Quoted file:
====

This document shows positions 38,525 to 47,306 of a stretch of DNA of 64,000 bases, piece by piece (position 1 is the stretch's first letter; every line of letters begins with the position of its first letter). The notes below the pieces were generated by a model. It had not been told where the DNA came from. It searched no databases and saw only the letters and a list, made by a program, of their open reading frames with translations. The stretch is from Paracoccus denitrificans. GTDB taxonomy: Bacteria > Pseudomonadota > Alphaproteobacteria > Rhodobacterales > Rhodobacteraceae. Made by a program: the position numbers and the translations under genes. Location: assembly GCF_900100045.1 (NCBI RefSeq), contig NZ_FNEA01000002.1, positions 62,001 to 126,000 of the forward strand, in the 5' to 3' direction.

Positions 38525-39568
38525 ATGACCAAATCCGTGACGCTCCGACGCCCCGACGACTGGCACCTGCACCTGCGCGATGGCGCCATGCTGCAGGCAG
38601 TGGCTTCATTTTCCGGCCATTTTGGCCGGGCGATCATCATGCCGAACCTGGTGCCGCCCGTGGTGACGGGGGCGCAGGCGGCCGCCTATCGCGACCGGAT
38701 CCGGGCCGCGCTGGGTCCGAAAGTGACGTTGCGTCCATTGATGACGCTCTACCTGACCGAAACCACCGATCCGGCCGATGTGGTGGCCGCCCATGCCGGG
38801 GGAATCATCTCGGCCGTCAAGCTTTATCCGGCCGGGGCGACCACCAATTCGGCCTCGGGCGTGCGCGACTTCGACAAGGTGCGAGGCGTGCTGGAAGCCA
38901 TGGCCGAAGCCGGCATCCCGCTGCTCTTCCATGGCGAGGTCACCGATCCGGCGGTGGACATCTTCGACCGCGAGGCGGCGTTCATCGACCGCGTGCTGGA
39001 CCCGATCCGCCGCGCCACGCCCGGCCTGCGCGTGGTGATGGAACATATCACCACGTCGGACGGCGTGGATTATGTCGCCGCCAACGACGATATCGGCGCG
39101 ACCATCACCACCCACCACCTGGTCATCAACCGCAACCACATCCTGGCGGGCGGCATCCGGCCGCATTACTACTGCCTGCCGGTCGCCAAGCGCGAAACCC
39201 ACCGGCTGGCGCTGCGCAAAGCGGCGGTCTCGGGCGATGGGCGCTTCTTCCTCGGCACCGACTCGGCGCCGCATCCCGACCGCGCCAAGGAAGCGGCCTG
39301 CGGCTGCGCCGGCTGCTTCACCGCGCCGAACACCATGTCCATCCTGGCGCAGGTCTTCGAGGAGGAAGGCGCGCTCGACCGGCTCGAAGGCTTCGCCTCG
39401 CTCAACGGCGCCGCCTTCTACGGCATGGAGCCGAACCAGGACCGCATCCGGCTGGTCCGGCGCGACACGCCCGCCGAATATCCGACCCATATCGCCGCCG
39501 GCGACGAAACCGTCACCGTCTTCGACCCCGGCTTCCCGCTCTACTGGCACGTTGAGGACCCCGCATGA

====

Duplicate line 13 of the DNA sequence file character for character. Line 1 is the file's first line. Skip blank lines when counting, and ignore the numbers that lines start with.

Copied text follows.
39501 GCGACGAAACCGTCACCGTCTTCGACCCCGGCTTCCCGCTCTACTGGCACGTTGAGGACCCCGCATGA